HIV in Canada: A primer for service providers

Harm reduction

Key Points

  • Harm reduction refers to policies, programs and projects that aim to reduce the health, social and economic harms associated with the use of drugs.
  • The opioid overdose crisis has sparked a movement towards more supervised injection/consumption services in Canada.
  • Recommendations for best practices for harm reduction programs in Canada have been developed.

Harm reduction refers to policies, programs and projects that aim to reduce the health, social and economic harms associated with drug use and the criminalization of drug use and drug possession. Harm reduction does not exclude abstinence as a goal for individuals, but rather provides people with a range of pragmatic choices, which can include efforts to limit or manage use. Harm reduction helps to engage people and motivate them to make contact with treatment and healthcare providers if and when they are ready. Examples of harm reduction include needle and syringe distribution, opiate substitution or opiate agonist therapy (such as methadone or suboxone), outreach, crack-pipe distribution, user empowerment projects, safer drug use sites, prescription of pharmaceutical-grade heroin (diacetylmorphine), the distribution of naloxone (an antidote for opiate overdose) and other advocacy efforts for the rights of people who use drugs.

Evidence-based harm reduction efforts, such as needle and syringe distribution programs, have proven to be a significant tool for reaching populations that use drugs by improving their health and stemming the spread of HIV, hepatitis C and other infectious diseases. Moreover, these programs build the trust necessary for users to engage in treatment if they so choose. People who inject drugs should play an important role in the development and delivery of HIV and hepatitis C prevention programming.

In 2013, Canada’s first legal supervised injection site (SIF) marked its 10th anniversary. Extensive research conducted on its impact has shown that it has had remarkable successes including reductions in HIV transmissions and overdose deaths. SIFs have since opened in Montreal and several more are expected to open in Toronto in 2017. A number of other municipalities are now planning for SIFs. Other Canadian cities (including Victoria, Surrey, Edmonton, Thunder bay, London, Hamilton, Chilliwack, Calgary and Saskatoon) are working towards the establishment of supervised consumption services, to address the public health crisis of opioid overdoses.

To legally operate a safe injection site, an exemption from the Controlled Drug and Substances Act is required. In 2015, Bill C-2 (known as the Respect for Communities Act) became law under the Conservative government, which outlined a laborious process and the extensive documentation the government required from groups seeking this exemption. However, in late 2016, the Liberal government tabled legislation that would eliminate the 26 restrictions under the Respect for Communities Act making it easier for approval to operate a supervised injection site in Canada. In 2017, a new bill, Bill C-37, replaced Bill C-2’s 26 conditions for opening a SIF with five conditions, thus simplifying the path to opening a SIF.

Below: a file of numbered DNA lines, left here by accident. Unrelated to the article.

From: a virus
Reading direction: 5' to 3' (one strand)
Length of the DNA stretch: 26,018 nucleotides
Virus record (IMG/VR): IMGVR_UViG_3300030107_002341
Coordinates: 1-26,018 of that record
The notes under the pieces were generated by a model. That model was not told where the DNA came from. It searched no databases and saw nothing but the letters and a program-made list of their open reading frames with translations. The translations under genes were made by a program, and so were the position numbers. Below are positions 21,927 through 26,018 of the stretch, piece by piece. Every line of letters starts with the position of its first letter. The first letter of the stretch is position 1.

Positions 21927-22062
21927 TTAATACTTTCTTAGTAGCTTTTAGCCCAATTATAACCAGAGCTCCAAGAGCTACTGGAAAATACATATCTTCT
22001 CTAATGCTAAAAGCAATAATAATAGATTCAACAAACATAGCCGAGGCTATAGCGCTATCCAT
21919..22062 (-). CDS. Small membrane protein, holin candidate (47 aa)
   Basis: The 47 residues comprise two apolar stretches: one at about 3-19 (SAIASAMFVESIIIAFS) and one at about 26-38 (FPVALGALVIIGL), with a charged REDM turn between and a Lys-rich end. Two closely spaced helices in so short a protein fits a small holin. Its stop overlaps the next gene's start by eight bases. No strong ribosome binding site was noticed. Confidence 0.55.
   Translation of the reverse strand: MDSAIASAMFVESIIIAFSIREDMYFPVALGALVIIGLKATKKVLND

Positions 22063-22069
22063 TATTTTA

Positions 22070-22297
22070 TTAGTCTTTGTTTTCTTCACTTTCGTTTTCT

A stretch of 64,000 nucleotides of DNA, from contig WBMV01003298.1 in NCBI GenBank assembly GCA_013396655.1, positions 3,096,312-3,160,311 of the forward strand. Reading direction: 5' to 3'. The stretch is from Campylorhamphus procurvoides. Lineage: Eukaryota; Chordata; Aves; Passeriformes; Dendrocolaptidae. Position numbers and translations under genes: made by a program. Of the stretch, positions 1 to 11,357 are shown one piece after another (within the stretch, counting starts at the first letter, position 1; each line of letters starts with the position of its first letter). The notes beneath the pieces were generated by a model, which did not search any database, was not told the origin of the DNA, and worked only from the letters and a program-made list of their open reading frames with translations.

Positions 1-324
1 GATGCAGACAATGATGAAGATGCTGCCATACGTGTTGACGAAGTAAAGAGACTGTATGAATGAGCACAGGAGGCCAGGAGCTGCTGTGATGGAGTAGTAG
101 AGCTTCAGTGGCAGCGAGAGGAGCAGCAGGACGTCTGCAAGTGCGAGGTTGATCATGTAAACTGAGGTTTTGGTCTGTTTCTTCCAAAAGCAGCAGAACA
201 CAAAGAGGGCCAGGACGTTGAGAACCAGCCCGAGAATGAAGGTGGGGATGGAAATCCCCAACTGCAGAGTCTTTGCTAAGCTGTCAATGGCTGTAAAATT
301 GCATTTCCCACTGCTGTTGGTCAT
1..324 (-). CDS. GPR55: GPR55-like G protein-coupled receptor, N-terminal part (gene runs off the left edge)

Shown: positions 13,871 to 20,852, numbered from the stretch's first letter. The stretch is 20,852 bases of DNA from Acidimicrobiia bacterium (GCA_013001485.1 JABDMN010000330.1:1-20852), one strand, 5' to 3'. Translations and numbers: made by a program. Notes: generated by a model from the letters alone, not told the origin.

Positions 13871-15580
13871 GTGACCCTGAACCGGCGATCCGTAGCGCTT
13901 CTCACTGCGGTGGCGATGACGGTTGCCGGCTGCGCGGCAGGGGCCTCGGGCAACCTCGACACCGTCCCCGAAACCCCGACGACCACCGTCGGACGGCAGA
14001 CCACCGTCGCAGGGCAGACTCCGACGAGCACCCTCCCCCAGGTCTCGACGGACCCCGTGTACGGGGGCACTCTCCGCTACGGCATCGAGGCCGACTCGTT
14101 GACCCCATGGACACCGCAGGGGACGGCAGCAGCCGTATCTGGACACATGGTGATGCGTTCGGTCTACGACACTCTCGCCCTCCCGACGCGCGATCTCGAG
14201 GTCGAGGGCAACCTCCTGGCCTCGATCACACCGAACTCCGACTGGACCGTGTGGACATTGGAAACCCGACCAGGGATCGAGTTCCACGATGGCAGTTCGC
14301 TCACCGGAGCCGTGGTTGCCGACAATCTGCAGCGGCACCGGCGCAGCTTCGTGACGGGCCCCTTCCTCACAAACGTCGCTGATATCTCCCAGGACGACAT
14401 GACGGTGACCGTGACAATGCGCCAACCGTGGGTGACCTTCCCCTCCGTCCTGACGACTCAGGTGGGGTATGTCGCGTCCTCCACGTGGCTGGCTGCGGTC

From 2013 to 2015, a Canada-wide team of researchers, service providers, policy-makers and people with lived experience developed an updated and comprehensive set of best practice recommendations. The documents include recommendations on needle and syringe distribution, handling and disposal of used drug equipment, safer drug use education, distribution of safer crack cocaine smoking equipment, opioid overdose prevention (education and naloxone distribution) and more.

Resources

Best Practice Recommendations for Canadian Harm Reduction Programs that Provide Service to People Who Use Drugs and are at Risk for HIV, HCV, and Other Harms: Part 1

Best Practice Recommendations for Canadian Harm Reduction Programs that Provide Service to People Who Use Drugs and are at Risk for HIV, HCV, and Other Harms: Part 2

Harm reduction training manual: A manual for frontline staff involved with harm reduction strategies and services – BC Harm Reduction Strategies and Services.

Harm reduction at work: A guide for organizations employing people who use drugs – Open Society Foundations

Sources

  1. Government of Canada. National anti-drug strategy. Available from: http://www.nationalantidrugstrategy.gc.ca/
  2. Hunt N. A review of the evidence-base for harm reduction approaches to drug use. 2003. Available from: http://www.ihra.net/files/2010/05/31/HIVTop50Documents11.pdf
  3. International Harm Reduction Association. What is harm reduction? 2010. Available from: http://www.ihra.net/files/2010/08/10/Briefing_What_is_HR_English.pdf
  4. Health Canada. Vancouver’s INSITE service and other supervised injection sites: What has been learned from research? Ottawa: Health Canada; 2008. Available from: https://www.canada.ca/en/health-canada/corporate/about-health-canada/reports-publications/vancouver-insite-service-other-supervised-injection-sites-what-been-learned-research.html
  5. Wodak A, Cooney A. Do needle syringe exchange programs reduce HIV infection among injecting drug users: a comprehensive review of the international evidence. Substance Use & Misuse. 2006;41(6):777–813.
  6. Urban Health Research Initiative of the British Columbia Centre for Excellence in HIV/AIDS. Drug situation in Vancouver. Vancouver: British Columbia Centre for Excellence in HIV/AIDS; 2013. Available from: http://www.bccsu.ca/wp-content/uploads/2016/08/dsiv2013.pdf
  7. Kerr T, Mitra S, Kennedy MC, McNeil R. Supervised injection facilities in Canada: past, present, and future. Harm Reduction Journal. 2017;14:28. Available from: https://harmreductionjournal.biomedcentral.com/articles/10.1186/s12954-017-0154-1